Field of dreamers
The election night resignation by press release of Stephen Harper was cheesy. He offered no thank you, no list of accomplishments, no closure for supporters. It did, however, trigger a leadership race. Comebacks are always possible. The Progressive Conservative Party won only two seats in 1993, changed its name, and was returned to power a decade later. The Liberals, written off in 2011 by no less an observer than the indefatigable Peter C. Newman, rose from the dead: 34 seats to 184 in only four years.
So here’s my list of Conservative leadership candidates:
From Atlantic Canada, only Peter Mackay is likely to run, mostly because he has nothing better to do. Bernard Valcourt is too old at 63 and just lost his seat, hardly a winning combination. Former New Brunswick premier Bernard Lord never was and never will be ready for prime time. From Quebec, neither Pierre Poilievre nor Maxime Bernier has much profile outside their home province.
From Ontario, Tony Clement has too few friends in the party to cause a groundswell. Doug Ford’s proclamation a few weeks back that he would consider running if Harper lost was almost enough to make me vote for Harper just so the job did not become vacant. Almost.
Among female contenders Rona Ambrose, Lisa Raitt and Kellie Leitch, the latter is the most likely. She is the most ambitious politician I have ever seen, male or female. Such neediness won’t serve her well.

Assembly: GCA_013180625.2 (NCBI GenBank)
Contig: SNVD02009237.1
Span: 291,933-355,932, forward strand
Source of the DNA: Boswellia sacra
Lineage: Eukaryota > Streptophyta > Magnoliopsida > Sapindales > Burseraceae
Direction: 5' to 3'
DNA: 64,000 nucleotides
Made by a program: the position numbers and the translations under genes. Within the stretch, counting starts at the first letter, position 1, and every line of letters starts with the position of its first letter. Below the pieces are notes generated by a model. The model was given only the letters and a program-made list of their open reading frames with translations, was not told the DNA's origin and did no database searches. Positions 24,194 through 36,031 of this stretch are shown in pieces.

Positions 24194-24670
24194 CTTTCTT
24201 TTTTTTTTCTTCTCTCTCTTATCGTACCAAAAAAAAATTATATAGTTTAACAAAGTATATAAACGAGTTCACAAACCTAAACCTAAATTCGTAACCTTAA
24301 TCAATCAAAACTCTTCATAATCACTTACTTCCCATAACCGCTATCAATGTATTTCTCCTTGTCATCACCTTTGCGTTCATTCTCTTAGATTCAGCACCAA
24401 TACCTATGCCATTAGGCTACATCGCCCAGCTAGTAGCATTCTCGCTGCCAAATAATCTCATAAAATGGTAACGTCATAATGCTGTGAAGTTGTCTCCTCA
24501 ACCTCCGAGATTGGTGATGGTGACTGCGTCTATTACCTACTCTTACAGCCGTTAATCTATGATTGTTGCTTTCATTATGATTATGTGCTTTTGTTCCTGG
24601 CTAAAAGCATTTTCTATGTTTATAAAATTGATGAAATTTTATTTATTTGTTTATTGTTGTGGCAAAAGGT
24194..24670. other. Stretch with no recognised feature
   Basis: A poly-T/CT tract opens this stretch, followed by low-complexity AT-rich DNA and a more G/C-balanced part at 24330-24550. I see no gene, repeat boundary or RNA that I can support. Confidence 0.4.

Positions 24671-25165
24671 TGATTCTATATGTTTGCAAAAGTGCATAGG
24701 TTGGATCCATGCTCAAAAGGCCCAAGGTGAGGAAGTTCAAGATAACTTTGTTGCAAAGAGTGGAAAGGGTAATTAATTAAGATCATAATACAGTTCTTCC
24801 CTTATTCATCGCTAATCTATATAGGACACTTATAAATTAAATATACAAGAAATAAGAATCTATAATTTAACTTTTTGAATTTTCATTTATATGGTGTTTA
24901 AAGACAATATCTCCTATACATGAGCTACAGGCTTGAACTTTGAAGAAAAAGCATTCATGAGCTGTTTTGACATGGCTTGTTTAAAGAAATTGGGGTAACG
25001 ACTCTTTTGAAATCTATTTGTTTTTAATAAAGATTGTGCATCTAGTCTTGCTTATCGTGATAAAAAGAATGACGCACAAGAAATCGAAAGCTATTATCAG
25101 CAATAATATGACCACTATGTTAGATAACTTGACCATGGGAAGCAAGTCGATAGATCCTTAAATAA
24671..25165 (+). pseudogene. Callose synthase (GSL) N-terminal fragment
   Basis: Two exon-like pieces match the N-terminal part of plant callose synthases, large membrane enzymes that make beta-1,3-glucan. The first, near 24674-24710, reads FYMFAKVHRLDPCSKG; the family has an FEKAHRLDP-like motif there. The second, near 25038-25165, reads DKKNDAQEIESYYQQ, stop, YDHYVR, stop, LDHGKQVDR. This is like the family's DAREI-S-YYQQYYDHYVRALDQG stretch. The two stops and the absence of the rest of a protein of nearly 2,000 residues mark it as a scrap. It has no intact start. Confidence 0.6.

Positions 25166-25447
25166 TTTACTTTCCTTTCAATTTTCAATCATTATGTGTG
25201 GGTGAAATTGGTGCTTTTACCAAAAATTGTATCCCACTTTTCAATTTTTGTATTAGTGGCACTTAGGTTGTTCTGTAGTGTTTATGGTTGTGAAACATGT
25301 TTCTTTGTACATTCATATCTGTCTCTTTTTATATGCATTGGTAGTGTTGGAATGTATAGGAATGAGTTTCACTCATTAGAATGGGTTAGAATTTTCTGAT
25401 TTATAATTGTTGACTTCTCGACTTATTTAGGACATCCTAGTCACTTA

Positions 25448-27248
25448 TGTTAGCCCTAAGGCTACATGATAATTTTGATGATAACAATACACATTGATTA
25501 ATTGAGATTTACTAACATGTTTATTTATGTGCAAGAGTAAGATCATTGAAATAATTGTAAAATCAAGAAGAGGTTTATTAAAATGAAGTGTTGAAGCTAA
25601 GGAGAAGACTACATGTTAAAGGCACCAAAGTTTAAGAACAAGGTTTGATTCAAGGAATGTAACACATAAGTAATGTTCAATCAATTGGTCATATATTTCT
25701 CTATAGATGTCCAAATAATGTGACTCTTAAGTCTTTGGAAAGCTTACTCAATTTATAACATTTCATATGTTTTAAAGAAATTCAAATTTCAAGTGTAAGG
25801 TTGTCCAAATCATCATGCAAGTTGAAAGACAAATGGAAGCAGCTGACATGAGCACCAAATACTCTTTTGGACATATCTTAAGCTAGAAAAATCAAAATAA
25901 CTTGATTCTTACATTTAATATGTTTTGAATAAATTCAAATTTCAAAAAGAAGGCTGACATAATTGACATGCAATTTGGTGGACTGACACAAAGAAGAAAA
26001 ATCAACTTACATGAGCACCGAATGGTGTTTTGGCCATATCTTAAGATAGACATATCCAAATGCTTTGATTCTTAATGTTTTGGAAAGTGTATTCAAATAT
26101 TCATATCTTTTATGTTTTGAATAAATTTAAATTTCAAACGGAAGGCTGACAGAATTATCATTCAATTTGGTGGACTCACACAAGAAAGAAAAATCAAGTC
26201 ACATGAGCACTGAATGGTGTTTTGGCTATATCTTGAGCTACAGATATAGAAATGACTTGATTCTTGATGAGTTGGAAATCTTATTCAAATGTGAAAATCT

In the west are found the top two names: Brad Wall and Jason Kenney. Wall is premier of Saskatchewan which pretty much puts him out of the running. Name the last premier to lead a national party and win an election. Finally, the man most likely to succeed, Jason Kenney. He certainly has the political operatives and was helpful electing Patrick Brown PC leader in Ontario. I once attended a dinner and happened to sit at a table of eight that included Kenney. I can’t recall a single redeeming feature of the man. If the Conservatives elect Kenney, it will be like Harper Redux, a closed party with narrow appeal, votes against the current, doomed to run second again.